When growing up on a ranch one becomes accustomed to death. It is a part of "the circle of life" if you will. Yes, it is devastating to lose your animals, no one can love the cattle that you raise the way that you do. You are there with them when they are born, through their entire life, including first pregnancies and every "cold" right up until death. Early in the spring, when there are still occasionally snow storms, it is not uncommon to find a calf in the doorway of your house because it is warmer inside and will have a better chance of surviving that way. Sometimes a mother will die giving birth and the orphan will need to be bottle fed for several months. Sometimes calves are born too early, and are just not able to live.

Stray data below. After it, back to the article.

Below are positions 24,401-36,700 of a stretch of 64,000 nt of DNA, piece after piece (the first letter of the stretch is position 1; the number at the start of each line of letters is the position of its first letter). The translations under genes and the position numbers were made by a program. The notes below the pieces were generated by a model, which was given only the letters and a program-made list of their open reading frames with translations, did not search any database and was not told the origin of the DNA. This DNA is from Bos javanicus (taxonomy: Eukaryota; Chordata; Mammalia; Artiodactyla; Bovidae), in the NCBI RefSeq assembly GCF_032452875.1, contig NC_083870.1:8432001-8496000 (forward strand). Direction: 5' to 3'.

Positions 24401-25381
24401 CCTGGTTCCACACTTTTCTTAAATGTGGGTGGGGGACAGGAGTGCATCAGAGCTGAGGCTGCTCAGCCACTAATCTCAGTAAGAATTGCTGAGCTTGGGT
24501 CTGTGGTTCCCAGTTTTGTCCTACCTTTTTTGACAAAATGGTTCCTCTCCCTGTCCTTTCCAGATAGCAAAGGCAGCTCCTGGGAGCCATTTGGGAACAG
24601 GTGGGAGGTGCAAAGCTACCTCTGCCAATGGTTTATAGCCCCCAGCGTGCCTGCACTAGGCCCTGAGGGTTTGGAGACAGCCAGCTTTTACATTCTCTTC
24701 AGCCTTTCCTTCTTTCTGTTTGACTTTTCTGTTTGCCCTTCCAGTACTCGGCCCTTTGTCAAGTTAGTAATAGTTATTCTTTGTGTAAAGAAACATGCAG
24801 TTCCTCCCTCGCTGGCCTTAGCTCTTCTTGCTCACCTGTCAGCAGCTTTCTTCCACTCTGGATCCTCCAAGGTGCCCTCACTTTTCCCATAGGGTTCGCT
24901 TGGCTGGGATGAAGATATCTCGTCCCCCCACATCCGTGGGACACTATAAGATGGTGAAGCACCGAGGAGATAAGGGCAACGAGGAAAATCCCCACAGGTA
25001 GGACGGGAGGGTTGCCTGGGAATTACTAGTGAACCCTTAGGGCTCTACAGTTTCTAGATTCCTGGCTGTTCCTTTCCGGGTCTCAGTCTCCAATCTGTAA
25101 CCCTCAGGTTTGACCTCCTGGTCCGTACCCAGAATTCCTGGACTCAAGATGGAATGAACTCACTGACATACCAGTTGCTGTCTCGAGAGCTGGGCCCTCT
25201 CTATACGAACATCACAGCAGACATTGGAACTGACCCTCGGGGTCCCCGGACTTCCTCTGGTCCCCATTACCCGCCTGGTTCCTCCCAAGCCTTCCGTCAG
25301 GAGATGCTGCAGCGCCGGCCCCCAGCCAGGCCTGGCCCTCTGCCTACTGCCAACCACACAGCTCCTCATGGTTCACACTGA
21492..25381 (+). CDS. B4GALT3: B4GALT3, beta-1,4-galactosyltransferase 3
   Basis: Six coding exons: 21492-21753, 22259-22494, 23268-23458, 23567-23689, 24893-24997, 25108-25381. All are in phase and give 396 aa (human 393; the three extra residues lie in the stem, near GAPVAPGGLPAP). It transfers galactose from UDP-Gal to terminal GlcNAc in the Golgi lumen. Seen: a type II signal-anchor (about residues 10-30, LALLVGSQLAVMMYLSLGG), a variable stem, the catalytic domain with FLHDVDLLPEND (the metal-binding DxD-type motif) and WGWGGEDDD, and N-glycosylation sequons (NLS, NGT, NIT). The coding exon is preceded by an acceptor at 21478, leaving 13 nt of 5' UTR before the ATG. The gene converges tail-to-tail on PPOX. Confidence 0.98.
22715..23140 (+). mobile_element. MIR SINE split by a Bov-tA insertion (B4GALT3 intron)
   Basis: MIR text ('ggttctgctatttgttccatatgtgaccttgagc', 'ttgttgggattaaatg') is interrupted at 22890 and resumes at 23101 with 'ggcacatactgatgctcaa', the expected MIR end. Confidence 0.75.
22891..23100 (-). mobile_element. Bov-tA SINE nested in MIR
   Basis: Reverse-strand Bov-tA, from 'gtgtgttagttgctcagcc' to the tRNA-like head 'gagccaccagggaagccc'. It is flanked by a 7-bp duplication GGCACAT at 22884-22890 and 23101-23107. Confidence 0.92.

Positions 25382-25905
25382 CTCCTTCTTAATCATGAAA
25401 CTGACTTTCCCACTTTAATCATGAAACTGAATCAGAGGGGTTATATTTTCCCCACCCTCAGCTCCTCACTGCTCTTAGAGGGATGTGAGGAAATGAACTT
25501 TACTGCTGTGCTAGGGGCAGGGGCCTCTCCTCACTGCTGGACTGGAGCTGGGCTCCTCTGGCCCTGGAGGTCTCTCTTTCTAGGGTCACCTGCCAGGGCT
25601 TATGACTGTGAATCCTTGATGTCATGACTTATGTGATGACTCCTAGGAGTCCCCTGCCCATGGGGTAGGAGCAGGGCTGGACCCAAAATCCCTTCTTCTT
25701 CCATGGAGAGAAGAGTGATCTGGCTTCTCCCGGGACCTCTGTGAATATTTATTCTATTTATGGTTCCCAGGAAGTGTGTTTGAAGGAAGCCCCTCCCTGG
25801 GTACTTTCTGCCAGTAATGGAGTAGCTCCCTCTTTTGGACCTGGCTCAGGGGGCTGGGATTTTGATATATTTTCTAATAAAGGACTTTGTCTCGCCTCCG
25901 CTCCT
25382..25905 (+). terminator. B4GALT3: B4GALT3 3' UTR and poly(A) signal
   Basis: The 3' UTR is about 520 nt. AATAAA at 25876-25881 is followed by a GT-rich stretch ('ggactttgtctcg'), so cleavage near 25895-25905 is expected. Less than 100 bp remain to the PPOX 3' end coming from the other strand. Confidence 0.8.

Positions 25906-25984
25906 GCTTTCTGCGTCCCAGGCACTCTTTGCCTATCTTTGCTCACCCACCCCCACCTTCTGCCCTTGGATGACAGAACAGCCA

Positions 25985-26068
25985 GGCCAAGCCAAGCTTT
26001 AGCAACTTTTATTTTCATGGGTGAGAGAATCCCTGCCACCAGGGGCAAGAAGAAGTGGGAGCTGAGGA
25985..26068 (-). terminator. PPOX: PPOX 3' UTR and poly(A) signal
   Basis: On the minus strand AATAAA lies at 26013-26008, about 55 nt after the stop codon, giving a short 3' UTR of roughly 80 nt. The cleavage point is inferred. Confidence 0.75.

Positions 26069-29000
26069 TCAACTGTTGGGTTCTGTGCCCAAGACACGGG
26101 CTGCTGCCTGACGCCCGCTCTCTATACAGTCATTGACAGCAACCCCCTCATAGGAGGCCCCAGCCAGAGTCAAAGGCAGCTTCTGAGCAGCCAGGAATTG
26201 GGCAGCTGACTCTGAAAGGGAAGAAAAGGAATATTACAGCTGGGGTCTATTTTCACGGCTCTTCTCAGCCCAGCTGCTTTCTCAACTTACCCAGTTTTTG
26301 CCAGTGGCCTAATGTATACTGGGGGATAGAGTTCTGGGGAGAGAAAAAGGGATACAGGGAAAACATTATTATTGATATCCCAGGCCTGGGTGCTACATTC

Just last year we had a similar happening. We had a calf that was born way too early. It's little legs were not long enough for the rest of his body, and he was one of the tiniest calves I had ever seen. We had to bottle feed this little baby to help it keep its strength up. It had the softest black coat, curling just slightly at the ends. Its nose was wet, and despite its deformed limbs was an adorable animal. My dad did not believe he would last the night, but he lasted through the night and was doing well during the week. I became attached to this little creature, would volunteer to go down to the calving barn to feed it even. When it was first born it made the most pitiful crying sound, bawling for his mother. As time went by he grew stronger and he began to recognize people as they would come in to feed and check on him. With each day you could see improvements in his condition. He even got to the point where he could stand up even though his front feet were so much smaller than his back feet. Just when everything seemed to be smooth sailing, nature turned against him. He got sick, and over the course of an hour his condition turned completely around. It became apparent very early on that he would not make it through the week. He continued to fade, until you could only hear a few whisper breathes that seemed to rattle his chest. Finally he closed his eyes and died. He was buried outside our barn the next day. What seemed most tragic about this whole situation was that he had improved so much and seemed to be on the fast track, but unbeknowenst to us, his life was meant to be short.